Suharto's regime transformed and marginalized political parties, which, minus the PKI, still retained considerable popular support in the late 1960s. Party influence was diminished by limiting the parties' role in newly established legislative bodies, the DPR and the MPR, about 20 percent of whose members were appointed by the government. Parties were forced to amalgamate: in January 1973, four Islamic parties were obliged to establish a single body known as the Unity Development Party (PPP) and nonIslamic parties, including the PNI, were obliged to merge into the Indonesian Democratic Party (PDI). Established by the armed forces in 1964, the Joint Secretariat of Functional Groups (Golkar) was given a central role in rallying popular support for the New Order in carefully staged national legislative elections.
Designed to bring diverse social groups into a harmonious organization based on "consensus," by 1969 Golkar had a membership of some 270 associations representing civil servants, workers, students, women, intellectuals, and other groups. Backed both financially and organizationally by the government, it had mastered Indonesia's political stage so completely by the 1970s that speculation centered not on whether it would gain a legislative majority, but on how large that majority would be and how the minority opposition vote would be divided between the PPP and the PDI. In the general elections of 1971, 1977, and 1982, Golkar won 62.8, 62.1, and 64.3 percent of the popular vote, respectively. As the 1980s progressed, Golkar continued to consolidate its electoral dominance.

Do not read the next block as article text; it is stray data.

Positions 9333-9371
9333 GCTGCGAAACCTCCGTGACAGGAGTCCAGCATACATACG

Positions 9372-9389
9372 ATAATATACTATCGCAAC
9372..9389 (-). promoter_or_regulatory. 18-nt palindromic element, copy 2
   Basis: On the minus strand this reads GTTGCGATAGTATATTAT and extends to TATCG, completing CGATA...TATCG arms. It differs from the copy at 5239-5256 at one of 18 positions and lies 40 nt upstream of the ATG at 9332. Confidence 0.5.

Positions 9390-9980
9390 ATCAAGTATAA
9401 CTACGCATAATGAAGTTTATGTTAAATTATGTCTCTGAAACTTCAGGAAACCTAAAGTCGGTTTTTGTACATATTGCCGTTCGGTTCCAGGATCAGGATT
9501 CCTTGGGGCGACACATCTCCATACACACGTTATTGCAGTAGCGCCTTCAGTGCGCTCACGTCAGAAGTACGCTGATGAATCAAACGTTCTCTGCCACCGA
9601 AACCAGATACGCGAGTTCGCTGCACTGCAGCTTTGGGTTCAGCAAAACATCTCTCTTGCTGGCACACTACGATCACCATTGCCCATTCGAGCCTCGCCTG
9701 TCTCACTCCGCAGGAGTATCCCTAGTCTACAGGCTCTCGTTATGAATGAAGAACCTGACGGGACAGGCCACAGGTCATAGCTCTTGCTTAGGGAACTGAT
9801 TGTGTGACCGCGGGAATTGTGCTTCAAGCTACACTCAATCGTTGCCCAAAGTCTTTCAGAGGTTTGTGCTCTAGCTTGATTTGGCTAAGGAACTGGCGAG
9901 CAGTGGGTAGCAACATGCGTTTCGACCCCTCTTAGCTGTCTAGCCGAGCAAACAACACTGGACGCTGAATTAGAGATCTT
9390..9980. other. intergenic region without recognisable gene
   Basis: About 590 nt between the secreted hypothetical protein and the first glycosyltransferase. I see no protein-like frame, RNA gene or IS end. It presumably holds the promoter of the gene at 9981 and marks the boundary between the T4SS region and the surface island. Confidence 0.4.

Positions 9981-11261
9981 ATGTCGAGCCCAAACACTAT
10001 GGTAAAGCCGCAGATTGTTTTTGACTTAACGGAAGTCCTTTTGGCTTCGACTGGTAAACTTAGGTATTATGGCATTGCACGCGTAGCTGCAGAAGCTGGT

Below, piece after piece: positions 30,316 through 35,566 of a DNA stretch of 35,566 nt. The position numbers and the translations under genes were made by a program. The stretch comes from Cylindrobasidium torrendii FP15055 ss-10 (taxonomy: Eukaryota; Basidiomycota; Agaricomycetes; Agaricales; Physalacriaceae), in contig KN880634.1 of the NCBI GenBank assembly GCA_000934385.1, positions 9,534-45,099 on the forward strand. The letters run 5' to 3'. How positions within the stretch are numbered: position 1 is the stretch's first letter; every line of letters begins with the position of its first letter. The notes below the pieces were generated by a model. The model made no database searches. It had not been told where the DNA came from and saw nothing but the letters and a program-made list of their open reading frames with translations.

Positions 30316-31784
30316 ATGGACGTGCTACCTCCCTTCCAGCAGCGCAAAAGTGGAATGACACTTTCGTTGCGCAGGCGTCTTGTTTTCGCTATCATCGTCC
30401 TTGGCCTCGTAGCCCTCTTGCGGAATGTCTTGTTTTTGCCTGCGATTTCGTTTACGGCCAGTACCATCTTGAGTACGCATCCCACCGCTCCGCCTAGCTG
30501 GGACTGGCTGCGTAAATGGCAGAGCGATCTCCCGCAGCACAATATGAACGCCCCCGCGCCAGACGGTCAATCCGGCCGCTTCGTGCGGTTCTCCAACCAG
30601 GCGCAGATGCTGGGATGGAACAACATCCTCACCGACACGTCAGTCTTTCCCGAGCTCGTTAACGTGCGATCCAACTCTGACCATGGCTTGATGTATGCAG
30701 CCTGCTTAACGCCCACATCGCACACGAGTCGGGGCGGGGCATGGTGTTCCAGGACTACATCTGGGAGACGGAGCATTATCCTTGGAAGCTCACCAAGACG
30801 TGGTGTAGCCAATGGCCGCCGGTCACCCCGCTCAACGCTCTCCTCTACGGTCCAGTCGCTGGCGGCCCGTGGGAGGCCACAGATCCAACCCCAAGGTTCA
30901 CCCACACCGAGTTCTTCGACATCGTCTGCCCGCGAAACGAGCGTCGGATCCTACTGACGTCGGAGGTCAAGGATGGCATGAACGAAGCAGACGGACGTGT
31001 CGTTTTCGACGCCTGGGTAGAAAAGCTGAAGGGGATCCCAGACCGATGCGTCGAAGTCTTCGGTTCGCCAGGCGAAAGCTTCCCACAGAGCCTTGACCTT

In 1985 the legislature passed government-backed bills requiring all political parties and associations to declare their support for the Pancasila as their ideological foundation. Declaring such support was an extremely delicate issue for Muslim groups, including the PPP, since it attacked the basis of their identity (the government demanded that the Muslim parties not be exclusive and allow non-Muslim memberships). Although the Pancasila includes the principle of belief in a "supreme being," use of the term Maha Esa, rather than Allah, was designed to encompass diverse religious groups: Christians, Hindus, and Buddhists as well as Muslims. The Pancasila policy aroused strong opposition among politically active Muslims. Riots broke out in the Tanjung Priok port area of Jakarta on September 12, 1984, and a wave of bombings and arson took place in 1985. Targets included the Borobudur Buddhist temple, the palace of the Sunan of Surakarta, commercial districts in Jakarta, and the headquarters of the Indonesian state radio.
Voices of democratic opposition were heard May 5, 1980, when a group called the Petition of Fifty, composed of former generals, political leaders, academicians, students, and others, called for greater political freedom. In 1984 the group accused Suharto of attempting to establish a one-party state through his Pancasila policy. In the wake of the 1984-85 violence, one of the Petition of Fifty's leaders, Lieutenant General H.R. Dharsono, who had served as secretary general of ASEAN, was put on trial for antigovernment activities and sentenced to a ten-year jail term (from which he was released in 1990).